BHOG (which by literal etymology, from Sanskrit, signifies “pleasure,” “delight”) is the name used in the Sikh tradition for the group of observances which accompany the reading of the concluding parts of Scripture, the Guru Granth Sahib. This conclusion may be reached as part of the normal and routine reading in the day-to-day lectionary of a major centre of worship with a staff of readers. But in the mind of the community the word is very deeply associated with a complete, end-to-end reading of the Holy Book without interruption which is called akhand path. This usually takes two twenty-four hour days of non-stop reading by a relay of readers. This type of path and hence the bhog which comes at its end, can be performed in conjunction with weddings, obsequies, anniversaries and other occasions when a family or a worshipping community may consider such a reading appropriate.
Similarly, a bhog takes place at the end of the slower reading (sahaj path) when, for instance, a family decides to read the entire book as continuously as circumstances permit. For such a reading no time-limit applies. Of course, the bhog comes at its end, and it must be recited entire in a single service, without a break. Another variation on path is the saptahik path in which case the reading of the Guru Granth Sahib is completed within one week (saptah). The recital of the text is taken in parts and completed within the seven-day span. The sahaj or slow-reading path may continue for a longer time, even for months.
The verb form bhog pauna simply means to end or conclude. In Punjabi idiom it may mean to end or conclude an argument or discussion. Bhog especially stands for funeral service. In a derivative use of the term, sacramental karah Parshad distributed at the end of any congregational service is also sometimes called bhog. Any occasion whether of joy or sorrow, wish fulfilment, or trial would usually prompt a Sikh householder to have a path of the holy book said, preferably by himself and/or jointly by members of the family. If however this is not possible, pathis or Scripture-readers will be invited or hired for the purpose. Date and time of bhog are notified in advance by word of mouth, through an announcement in sangat during routine service in the local gurdwara (almost every Sikh hamlet has a gurdwara), or through written letters to friends and relations. Coming into vogue is the custom of placing notices in newspaper.
In the case of sadharan and saptahik paths, the reader would have already completed the reading of the Holy Book except for the last five pages. While the sangat is gathering at the appointed time, the officiant will be preparing karah Prashad in a steel cauldron over burning logs, coal or in an electric oven. When ready, it is respectfully lifted and carried overhead to the site of the congregation and placed on the right side of where the Holy Book rests. If a choir is on hand, some scriptural hymns appropriate to the occasion will be sung. The granthi (officiant) will then read from the Holy Book what may be called the inaugural hymn. Thereafter he will turn over reverently the pages of the Holy Volume to arrive at the unread portion. He will start reading slowly and in a singing tone the slokas of Guru Tegh Bahadur (couplets, 57 in number, popularly called bhog de slokas), Mundavani and a sloka by Guru Arjan. Then follows the last composition, Ragmala.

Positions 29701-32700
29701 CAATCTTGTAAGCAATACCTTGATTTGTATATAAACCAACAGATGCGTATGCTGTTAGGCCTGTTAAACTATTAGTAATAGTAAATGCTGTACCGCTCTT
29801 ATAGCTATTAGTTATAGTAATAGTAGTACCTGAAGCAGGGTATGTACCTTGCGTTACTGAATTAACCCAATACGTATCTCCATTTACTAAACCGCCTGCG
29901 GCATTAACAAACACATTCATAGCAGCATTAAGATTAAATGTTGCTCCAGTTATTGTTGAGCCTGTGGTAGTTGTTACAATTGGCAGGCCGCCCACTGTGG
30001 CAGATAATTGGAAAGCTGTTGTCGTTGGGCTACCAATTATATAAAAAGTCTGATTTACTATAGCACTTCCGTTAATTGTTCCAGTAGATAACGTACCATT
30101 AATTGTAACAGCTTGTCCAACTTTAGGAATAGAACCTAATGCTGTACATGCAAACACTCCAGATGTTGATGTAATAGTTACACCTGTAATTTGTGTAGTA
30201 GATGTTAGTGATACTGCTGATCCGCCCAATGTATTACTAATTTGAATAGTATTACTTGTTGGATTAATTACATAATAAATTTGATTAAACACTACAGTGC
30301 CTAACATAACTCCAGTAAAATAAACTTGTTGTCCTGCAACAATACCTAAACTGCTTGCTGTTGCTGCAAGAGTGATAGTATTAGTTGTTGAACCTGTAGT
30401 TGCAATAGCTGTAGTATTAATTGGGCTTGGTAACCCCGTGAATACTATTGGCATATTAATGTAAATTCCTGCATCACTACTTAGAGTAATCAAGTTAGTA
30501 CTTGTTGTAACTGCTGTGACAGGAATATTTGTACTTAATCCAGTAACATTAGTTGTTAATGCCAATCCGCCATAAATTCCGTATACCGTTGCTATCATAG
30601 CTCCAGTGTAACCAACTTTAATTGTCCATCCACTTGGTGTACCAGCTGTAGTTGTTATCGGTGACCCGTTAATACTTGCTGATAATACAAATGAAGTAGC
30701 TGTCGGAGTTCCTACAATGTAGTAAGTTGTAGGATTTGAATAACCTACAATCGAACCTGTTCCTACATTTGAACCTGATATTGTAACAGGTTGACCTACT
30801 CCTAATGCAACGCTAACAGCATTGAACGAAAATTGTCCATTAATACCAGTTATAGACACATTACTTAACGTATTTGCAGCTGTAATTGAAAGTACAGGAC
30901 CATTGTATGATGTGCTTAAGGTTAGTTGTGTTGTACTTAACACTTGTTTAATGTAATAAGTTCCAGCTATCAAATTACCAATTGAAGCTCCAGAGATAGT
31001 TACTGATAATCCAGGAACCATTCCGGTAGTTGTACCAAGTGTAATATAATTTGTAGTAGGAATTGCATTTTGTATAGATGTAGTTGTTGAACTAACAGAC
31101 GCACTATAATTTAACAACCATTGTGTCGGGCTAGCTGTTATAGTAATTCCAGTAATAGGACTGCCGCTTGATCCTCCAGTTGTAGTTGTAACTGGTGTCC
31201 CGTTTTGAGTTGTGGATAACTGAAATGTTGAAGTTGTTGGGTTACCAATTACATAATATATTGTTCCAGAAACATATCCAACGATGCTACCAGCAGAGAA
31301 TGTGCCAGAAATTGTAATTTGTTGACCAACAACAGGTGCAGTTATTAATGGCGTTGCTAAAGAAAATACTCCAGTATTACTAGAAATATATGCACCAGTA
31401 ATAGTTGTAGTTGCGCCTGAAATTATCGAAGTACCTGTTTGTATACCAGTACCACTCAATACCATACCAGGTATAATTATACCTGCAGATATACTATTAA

The bhog must in all cases include the reading of the end of the Holy Book. That is, the recitation of the last five pages, pages 1426 onwards. This begins with the reading of 57 slokas by Guru Tegh Bahadur and continues to the end of the Book. The music, cadences and imagery of these verses have a unique and exquisite beauty of their own.
After these slokas, Mundavani by Guru Arjan, is recited. This is a kind of seal to the Scripture. It reiterates the essentials of the teaching of the Book—sat (truth), santokh (contentment; rejoicing in one’s lot), vichar (wisdom) and the remembrance of the Holy Name (nam). It is essentially a word to all humankind.
After the Granth reading has been completed, ardas is recited by the entire congregation. In it a special blessing is called for the purpose for which the path was held. Ardas has its own powerful associations which are now brought into bhog. These include the recalling to mind of past Sikh heroism, devotion and martyrdom and the marking present of the khalsa in all its venerable might.
After ardas, the Hukam or command for the day is obtained by reading out the hymn offered by the text which is naturally interpreted in the context of the intention of the path, that is, as the word of the Guru to those receiving it at that point with their purposes particularly in mind, be it a family event, a funeral, a wedding, or invocation for blessing on a new venture.
Above adapted from article By (Noel Q. King)